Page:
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How Senegal is Codifying African Dances for a Cultural Identity

The Secretary General of the Ministry of Culture, Birane Niang, strongly believes that the codification of African dances will allow the radiation of these.

“What better way to defend identity and at the same time to ensure African universality, the codification, I am sure, will allow the spread of African dances and especially their practice outside their original universe,” he said.

The Secretary General of the Ministry of Culture made these remarks on the occasion of the opening of the international symposium on the codification of African dances at the University Cheikh Anta Diop of Dakar.

The initiative was launched by The Dance Hall and the Laboratory of Anthropology and Cultural Engineering (LAIC).

For Mr. Niang, these works of reflection are all the more important as they will bring African dances into the modern world.


“Your work will make it possible for any people or individual to have the means to execute the steps, gestures and movements that make up the heritage of any African ethnocultural entity”.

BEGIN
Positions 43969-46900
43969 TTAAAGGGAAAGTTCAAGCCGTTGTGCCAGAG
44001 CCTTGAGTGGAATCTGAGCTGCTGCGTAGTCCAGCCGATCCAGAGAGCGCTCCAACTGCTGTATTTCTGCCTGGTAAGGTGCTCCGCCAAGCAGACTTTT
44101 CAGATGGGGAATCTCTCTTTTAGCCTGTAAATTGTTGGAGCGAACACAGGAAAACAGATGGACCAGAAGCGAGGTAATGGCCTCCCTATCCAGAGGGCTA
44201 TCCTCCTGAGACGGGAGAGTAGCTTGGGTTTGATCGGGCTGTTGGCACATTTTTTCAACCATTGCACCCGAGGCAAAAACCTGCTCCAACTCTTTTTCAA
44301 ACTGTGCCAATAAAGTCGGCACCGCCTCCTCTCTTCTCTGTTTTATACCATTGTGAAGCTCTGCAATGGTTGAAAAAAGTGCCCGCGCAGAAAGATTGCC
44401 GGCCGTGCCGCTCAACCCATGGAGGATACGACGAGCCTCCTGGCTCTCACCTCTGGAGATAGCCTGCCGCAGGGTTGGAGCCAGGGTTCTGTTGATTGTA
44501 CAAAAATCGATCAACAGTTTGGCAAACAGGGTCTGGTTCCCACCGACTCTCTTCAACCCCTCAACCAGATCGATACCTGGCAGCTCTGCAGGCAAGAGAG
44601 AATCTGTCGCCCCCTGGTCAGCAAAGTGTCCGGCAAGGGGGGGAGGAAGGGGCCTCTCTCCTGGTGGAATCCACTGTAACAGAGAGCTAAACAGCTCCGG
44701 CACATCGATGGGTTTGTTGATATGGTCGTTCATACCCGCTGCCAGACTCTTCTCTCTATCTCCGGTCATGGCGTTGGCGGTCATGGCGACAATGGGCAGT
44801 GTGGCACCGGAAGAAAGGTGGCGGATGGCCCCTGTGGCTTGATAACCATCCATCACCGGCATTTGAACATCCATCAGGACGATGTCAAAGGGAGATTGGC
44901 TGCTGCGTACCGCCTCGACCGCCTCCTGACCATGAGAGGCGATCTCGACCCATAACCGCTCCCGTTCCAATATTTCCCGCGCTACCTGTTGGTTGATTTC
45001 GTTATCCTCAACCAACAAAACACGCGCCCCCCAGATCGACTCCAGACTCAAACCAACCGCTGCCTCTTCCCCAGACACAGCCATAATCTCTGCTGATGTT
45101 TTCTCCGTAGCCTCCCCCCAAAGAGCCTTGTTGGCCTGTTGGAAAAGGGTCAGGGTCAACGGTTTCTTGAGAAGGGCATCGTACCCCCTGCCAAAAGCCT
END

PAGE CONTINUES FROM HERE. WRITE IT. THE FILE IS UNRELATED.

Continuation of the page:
The Secretary General of the Ministry of Culture adds that the codification of African dances, will allow to acquire “means of transmission” but also to ensure that people “recognize their dance, but if the ancestral legacy appropriates generations in generations, it is through an empirical teaching delivered by holders of knowledge ”

In addition, choreographer Germaine Acogny appreciates this initiative and believes that codification is “welcome in this dance community”. She hopes that “researchers will be able to find codes for codification”.

“I learned several dances from West Africa and as I say, I have a Beninese instinct and the Senegalese gesture, every time I learn dances, I try to see similarities,” he says. -they have.


Written by How Africa

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